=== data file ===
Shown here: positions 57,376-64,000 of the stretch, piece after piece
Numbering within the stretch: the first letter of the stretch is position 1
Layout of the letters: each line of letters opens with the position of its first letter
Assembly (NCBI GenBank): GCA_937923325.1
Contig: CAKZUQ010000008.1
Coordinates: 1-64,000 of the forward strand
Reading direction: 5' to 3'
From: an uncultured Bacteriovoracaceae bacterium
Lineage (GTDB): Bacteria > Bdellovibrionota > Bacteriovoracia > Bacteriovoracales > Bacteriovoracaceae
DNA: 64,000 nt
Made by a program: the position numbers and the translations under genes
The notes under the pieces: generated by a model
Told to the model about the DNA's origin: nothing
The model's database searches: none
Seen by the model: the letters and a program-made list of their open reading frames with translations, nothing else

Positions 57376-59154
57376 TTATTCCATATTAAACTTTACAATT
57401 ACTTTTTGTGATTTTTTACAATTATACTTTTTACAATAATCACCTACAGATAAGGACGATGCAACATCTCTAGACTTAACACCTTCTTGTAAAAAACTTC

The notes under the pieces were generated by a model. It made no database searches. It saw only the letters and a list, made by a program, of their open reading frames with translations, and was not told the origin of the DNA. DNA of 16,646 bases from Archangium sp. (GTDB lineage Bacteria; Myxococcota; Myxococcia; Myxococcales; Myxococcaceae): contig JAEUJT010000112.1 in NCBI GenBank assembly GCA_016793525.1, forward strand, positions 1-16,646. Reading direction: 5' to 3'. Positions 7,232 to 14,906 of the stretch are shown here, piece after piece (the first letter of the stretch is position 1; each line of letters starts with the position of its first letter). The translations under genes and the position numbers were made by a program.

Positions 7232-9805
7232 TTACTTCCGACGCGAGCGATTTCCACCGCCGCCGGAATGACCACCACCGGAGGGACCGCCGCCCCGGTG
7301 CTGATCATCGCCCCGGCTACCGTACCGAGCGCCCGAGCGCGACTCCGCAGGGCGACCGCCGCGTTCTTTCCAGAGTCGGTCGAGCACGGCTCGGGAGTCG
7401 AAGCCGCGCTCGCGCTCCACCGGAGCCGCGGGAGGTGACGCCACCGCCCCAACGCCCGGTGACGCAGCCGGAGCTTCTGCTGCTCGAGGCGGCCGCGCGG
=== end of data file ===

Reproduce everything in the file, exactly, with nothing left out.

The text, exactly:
Shown here: positions 57,376-64,000 of the stretch, piece after piece
Numbering within the stretch: the first letter of the stretch is position 1
Layout of the letters: each line of letters opens with the position of its first letter
Assembly (NCBI GenBank): GCA_937923325.1
Contig: CAKZUQ010000008.1
Coordinates: 1-64,000 of the forward strand
Reading direction: 5' to 3'
From: an uncultured Bacteriovoracaceae bacterium
Lineage (GTDB): Bacteria > Bdellovibrionota > Bacteriovoracia > Bacteriovoracales > Bacteriovoracaceae
DNA: 64,000 nt
Made by a program: the position numbers and the translations under genes
The notes under the pieces: generated by a model
Told to the model about the DNA's origin: nothing
The model's database searches: none
Seen by the model: the letters and a program-made list of their open reading frames with translations, nothing else

Positions 57376-59154
57376 TTATTCCATATTAAACTTTACAATT
57401 ACTTTTTGTGATTTTTTACAATTATACTTTTTACAATAATCACCTACAGATAAGGACGATGCAACATCTCTAGACTTAACACCTTCTTGTAAAAAACTTC

The notes under the pieces were generated by a model. It made no database searches. It saw only the letters and a list, made by a program, of their open reading frames with translations, and was not told the origin of the DNA. DNA of 16,646 bases from Archangium sp. (GTDB lineage Bacteria; Myxococcota; Myxococcia; Myxococcales; Myxococcaceae): contig JAEUJT010000112.1 in NCBI GenBank assembly GCA_016793525.1, forward strand, positions 1-16,646. Reading direction: 5' to 3'. Positions 7,232 to 14,906 of the stretch are shown here, piece after piece (the first letter of the stretch is position 1; each line of letters starts with the position of its first letter). The translations under genes and the position numbers were made by a program.

Positions 7232-9805
7232 TTACTTCCGACGCGAGCGATTTCCACCGCCGCCGGAATGACCACCACCGGAGGGACCGCCGCCCCGGTG
7301 CTGATCATCGCCCCGGCTACCGTACCGAGCGCCCGAGCGCGACTCCGCAGGGCGACCGCCGCGTTCTTTCCAGAGTCGGTCGAGCACGGCTCGGGAGTCG
7401 AAGCCGCGCTCGCGCTCCACCGGAGCCGCGGGAGGTGACGCCACCGCCCCAACGCCCGGTGACGCAGCCGGAGCTTCTGCTGCTCGAGGCGGCCGCGCGG